Help Needs Still High For Southeast Alaska residents
September 12, 2012
The comparable figure was 33% in both 2011 and 2010. In the same vein, the total number of referrals in Southeast is on par to match 2011. In this case, holding steady isn’t a good thing, according to Michele Brown, President of United Way of Anchorage, which operates Alaska 2-1-1 on behalf of Alaska United Ways.
The entire support system for helping people in need is not keeping up with demand, she said.
“Increasingly since 2009, we’ve seen more Alaskans – working people higher on the income scale than ever before – struggling to make ends meet. People who didn’t need help before need it now,” she said. “The biggest message I take from the 2-1-1 data is that many people have not been able to dig out financially. Demand on the system is unremitting and it’s taking its toll on people and systems.”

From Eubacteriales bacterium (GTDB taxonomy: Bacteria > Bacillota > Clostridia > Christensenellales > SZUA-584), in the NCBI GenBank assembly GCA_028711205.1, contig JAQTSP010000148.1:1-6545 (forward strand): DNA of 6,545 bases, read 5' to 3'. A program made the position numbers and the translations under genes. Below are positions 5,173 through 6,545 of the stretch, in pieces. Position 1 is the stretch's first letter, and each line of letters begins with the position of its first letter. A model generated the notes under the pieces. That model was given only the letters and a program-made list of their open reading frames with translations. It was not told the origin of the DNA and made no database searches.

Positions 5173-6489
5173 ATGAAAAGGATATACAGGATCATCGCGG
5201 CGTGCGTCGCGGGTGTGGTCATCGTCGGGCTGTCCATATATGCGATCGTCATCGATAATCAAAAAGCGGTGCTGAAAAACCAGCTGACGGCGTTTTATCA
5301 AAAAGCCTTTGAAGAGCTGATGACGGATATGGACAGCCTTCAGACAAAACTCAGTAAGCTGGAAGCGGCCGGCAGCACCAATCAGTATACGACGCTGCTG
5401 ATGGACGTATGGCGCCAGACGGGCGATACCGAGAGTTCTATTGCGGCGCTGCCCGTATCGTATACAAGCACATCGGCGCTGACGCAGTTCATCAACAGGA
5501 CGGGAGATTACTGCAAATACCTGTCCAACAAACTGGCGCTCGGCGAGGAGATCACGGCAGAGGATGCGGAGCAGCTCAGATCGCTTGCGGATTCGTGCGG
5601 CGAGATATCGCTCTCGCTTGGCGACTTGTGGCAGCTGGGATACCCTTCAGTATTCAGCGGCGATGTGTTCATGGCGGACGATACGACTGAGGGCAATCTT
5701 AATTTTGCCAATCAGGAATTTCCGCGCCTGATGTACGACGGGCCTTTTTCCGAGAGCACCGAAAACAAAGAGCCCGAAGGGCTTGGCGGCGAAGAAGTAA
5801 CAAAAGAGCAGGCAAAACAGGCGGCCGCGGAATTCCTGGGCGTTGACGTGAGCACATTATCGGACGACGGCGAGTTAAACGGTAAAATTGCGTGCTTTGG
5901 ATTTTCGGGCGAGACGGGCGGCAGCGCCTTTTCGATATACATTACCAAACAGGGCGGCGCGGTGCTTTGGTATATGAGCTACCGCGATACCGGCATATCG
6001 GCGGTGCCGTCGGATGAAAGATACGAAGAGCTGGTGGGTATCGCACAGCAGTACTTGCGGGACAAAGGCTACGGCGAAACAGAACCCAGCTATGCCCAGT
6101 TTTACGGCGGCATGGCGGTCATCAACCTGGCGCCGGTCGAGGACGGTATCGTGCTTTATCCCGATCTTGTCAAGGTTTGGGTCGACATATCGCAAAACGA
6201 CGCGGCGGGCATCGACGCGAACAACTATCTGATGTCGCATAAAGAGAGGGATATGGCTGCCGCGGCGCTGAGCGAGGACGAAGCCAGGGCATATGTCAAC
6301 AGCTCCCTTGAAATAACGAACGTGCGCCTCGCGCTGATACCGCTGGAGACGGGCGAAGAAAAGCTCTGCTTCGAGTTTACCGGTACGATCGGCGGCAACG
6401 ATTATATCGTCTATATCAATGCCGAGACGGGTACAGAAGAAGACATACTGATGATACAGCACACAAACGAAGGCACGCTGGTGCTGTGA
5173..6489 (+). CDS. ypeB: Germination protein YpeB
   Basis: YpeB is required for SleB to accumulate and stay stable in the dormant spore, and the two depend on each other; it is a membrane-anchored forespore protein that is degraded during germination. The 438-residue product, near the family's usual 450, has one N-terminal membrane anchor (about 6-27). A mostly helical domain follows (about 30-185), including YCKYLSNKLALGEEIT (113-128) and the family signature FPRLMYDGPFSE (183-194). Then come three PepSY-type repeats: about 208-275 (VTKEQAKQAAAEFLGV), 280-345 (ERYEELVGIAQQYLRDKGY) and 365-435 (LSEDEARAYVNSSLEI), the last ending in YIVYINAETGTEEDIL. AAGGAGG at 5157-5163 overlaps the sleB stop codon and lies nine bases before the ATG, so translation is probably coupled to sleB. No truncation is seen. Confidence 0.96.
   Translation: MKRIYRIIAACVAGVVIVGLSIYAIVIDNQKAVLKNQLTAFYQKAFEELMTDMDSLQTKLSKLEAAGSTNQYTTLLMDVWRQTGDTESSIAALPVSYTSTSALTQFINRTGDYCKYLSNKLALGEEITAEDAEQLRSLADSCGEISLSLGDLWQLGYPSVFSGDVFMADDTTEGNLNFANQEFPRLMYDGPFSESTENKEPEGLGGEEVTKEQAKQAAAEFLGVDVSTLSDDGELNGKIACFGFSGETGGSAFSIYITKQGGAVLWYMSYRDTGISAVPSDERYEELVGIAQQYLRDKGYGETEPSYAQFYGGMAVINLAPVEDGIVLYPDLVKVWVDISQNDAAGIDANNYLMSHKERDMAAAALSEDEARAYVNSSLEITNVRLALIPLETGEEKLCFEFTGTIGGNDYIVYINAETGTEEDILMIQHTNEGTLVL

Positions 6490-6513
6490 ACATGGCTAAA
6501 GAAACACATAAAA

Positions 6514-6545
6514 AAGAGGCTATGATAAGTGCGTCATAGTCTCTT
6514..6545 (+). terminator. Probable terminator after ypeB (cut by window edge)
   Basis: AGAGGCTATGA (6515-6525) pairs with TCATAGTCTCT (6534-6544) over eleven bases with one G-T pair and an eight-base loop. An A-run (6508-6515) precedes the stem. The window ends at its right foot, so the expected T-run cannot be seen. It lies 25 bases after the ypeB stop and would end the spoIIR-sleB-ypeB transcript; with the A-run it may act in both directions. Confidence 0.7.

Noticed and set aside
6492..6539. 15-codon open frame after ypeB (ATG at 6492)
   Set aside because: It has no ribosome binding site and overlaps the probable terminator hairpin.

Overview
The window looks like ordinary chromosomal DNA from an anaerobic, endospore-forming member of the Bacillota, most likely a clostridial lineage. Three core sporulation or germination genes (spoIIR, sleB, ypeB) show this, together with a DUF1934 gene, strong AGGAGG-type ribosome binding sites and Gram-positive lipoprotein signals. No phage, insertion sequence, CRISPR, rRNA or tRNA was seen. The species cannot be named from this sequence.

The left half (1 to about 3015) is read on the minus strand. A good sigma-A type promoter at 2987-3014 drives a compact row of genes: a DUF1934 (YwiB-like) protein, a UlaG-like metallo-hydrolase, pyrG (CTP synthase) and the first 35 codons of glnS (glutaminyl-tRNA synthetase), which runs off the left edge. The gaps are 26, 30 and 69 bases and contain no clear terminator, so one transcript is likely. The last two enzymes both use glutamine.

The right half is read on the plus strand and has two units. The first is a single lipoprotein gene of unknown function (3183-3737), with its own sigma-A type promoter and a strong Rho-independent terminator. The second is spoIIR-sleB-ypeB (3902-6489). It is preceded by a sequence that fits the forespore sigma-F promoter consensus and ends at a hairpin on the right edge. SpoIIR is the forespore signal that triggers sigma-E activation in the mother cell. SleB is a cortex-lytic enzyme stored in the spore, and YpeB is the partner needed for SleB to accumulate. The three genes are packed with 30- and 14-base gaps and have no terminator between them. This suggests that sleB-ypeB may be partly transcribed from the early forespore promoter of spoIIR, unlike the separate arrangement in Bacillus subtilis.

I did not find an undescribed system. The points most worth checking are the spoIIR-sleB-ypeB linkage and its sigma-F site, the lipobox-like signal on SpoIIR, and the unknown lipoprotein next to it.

Social service agencies statewide will get help in meeting at least some of the demand, thanks to a $1 million safety net grant from the Rasmuson Foundation. The funds will be distributed statewide based on population. The first round of grant funds will be issued September 14.
Statewide, referrals for basic needs have remained about the same, around 30% of all Alaska 2-1-1 referrals. Of those basic needs, housing still constitutes the lion’s share, at 50%. However, food referrals have increased over previous years as a percentage of the basic needs referrals. As a percentage of basic referrals, food has climbed from 23% in 2009 to 24% in 2010 to 26% in 2011 and now 34% in the first half of 2012.
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